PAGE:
Tempe's Sea Life is expected to employ about 50 people and draw 400,000 visitors annually. A lawsuit filed last month by the Goldwater Institute claiming an incentive Tempe offered Sea Life is illegal has questioned the development agreement but Tempe officials maintain the deal was legal. A hearing is set for next week. Development and recreation experts believe the high-profile aquarium could spur the Valley's tourism industry. Tourism dollars are becoming increasingly important as Arizona deals with one of the nation's worst budget deficits and struggles to rebuild its economy in the wake of the real-estate market crash, said Tempe's Community Development Manager Chris Salomone.
The Valley could benefit financially by refocusing efforts to promote Arizona's natural resources, said Megha Budruk, an Arizona State University professor in the School of Community Resources and Development. The state already attracts millions to the Grand Canyon, one of the world's most visited natural wonders, she added. "It's a great opportunity to line up with the Desert Botanical Gardens, the Phoenix Zoo and other larger community parks," she said. "I understand it's an aquarium but if we tie it really well with the other desert attractions it makes it a really nice compliment to the other nature-based tourism opportunities we have within the valley." (by Dianna M. Náñez, Arizona Republic , Dec. 2.)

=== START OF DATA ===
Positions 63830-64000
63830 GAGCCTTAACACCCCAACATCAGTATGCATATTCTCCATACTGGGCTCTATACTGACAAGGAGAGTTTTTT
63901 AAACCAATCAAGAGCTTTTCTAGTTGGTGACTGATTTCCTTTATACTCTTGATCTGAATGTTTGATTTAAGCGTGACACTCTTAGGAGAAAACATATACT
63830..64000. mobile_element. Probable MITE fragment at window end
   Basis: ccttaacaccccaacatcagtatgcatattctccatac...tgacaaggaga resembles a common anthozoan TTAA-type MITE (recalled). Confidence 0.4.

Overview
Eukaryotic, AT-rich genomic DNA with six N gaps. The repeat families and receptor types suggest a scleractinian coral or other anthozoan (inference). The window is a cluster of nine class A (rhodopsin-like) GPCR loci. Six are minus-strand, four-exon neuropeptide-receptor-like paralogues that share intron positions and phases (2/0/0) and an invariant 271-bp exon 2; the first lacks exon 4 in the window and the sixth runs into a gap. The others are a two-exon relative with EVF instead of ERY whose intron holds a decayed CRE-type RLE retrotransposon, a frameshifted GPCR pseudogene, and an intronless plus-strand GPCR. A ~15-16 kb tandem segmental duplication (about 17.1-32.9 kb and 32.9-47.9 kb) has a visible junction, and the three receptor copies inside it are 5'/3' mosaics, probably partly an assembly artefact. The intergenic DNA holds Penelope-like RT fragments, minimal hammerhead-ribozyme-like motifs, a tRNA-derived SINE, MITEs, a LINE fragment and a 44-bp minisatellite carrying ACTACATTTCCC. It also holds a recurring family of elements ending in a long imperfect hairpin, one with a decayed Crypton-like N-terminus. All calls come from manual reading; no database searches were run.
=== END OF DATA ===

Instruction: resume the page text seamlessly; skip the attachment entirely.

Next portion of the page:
National Geographic announced on Thursday that it was ceasing regular publication of National Geographic Adventure, its 10-year-old magazine about travel and the outdoors published eight times a year. However, it will keep the brand alive in two annual newsstand-only publications, in books and on the Web. The company had been in talks to sell the magazine, but those fell apart after it refused to part with the "National Geographic" portion of the title, said John Q. Griffin, executive vice president and president of the magazine group at the National Geographic Society. "The reason we didn't sell it is that the name of the magazine is National Geographic Adventure," he said. Because the company continues to publish other National Geographic magazines, "to have another brand out there selling might have caused confusion in the marketplace." Potential buyers were not interested in just buying a magazine called "Adventure," he said.
The company plans two Adventure newsstand-only issues, on topics that might include Adventurer of the Year or adventure travel, Griffin said. Seventeen employees, almost all of them in editorial, will be dismissed because of the closure. The final regular issue of National Geographic Adventure will be the Dec./Jan. one, now on newsstands. (Page B4, New York Times; Travel Advance, Dec. 4)